Despite its name, austerity is about decadence and mediocrity and garish entertainment. Austerity measures, like any other war, provide spectacular game. The spectacle commands the popularized euphoria of an archaic Northern European ethnic consciousness and patriotism currently seeing its unfortunate revival.

In the Netherlands, it goes by the name of “the Participation Society” ( participatie maatschappij), announced by the monarch alongside the prime minister and other spokespersons of the political and business establishment, as well as co-investors in the deregulated market. The ideology behind “Participation’’ means the state and public ownership are brutally eliminated by market deregulation, so a more playful, sporty, vigilant society is born, a society deserving of the legacy of the Netherlands, the very republic of the entrepreneur. Anti-corruption slogans, and the culture of blame play a major role in the foreign policy towards Greece, as the Dutch are always incorruptible. The campaigns of so-called ‘’anti-corruption’’ breed new manifestation of corruption with more profits flowing directly to the European control authorities.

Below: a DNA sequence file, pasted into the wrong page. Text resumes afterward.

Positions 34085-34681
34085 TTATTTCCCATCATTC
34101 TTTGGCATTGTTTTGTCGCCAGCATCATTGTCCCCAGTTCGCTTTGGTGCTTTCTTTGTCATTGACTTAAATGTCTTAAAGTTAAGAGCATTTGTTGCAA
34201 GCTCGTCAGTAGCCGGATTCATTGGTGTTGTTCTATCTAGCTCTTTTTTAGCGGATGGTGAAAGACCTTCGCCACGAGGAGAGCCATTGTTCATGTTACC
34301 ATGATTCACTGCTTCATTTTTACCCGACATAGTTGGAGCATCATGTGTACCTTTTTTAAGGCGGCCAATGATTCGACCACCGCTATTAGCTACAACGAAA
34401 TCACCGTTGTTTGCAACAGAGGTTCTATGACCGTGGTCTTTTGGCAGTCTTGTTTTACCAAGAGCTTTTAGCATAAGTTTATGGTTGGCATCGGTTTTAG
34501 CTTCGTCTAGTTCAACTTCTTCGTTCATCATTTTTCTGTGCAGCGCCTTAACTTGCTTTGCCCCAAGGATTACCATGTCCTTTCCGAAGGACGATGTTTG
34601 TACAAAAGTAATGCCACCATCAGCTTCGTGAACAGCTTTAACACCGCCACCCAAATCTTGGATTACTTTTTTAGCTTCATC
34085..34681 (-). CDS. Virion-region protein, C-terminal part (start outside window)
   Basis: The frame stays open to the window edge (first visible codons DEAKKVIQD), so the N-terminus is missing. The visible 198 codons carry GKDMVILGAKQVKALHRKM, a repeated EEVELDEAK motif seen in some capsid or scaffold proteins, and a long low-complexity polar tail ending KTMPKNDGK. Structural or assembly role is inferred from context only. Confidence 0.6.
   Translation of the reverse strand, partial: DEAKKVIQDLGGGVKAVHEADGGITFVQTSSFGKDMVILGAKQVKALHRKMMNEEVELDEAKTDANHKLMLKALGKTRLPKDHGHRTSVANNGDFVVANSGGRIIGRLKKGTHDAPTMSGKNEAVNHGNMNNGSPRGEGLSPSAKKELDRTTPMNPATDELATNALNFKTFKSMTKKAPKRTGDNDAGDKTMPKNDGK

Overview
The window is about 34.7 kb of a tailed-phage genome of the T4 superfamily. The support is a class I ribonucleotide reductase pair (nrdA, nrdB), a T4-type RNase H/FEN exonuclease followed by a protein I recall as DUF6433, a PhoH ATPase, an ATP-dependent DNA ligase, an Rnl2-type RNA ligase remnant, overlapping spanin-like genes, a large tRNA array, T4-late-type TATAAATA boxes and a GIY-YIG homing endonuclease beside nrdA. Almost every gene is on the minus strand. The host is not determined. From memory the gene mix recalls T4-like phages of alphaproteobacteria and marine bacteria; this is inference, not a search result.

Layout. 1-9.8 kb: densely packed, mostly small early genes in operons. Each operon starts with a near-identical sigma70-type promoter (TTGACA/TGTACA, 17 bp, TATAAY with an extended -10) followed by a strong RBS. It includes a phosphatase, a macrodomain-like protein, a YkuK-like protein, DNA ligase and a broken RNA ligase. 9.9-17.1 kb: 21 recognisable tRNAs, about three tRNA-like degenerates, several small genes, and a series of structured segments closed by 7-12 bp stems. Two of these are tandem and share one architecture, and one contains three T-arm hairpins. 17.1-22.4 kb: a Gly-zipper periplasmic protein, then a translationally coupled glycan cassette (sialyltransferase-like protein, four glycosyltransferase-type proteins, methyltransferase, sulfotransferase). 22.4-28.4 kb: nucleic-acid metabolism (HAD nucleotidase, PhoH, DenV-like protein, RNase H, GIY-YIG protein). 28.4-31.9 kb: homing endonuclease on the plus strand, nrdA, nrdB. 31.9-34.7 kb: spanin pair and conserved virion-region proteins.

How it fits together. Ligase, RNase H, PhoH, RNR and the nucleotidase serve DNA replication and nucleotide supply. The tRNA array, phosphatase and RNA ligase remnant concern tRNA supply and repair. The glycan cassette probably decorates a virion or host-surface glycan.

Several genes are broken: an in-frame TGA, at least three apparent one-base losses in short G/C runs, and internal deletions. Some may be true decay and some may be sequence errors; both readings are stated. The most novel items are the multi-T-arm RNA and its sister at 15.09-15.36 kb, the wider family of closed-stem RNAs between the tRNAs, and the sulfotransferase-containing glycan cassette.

“Participation’’ and ‘’anti-corruption’’ also make up the bulk of the language currently in vogue with progressives and left critics of such right-wing politics around the world: the juvenile search for exposing ‘’corruption’’; the misunderstanding of capitalism itself for “corruption,” is a problem that has invaded much of the cultural and academic left along with the culture of blame.

“Anti-corruption” means to make the system more brutally effective, by eliminating its weaknesses with the just, Nordic commissioner’s scalpel. Anti-corruption is the improvement of a predatory machine that cannot be skirted or fooled, the anti-capitalism of the right. The rhetoric of blame, moral shaming and ”transparency” used by the powerful Eurogroup against Greece is also the culture of blame found within neoliberal identity politics among the cultural left.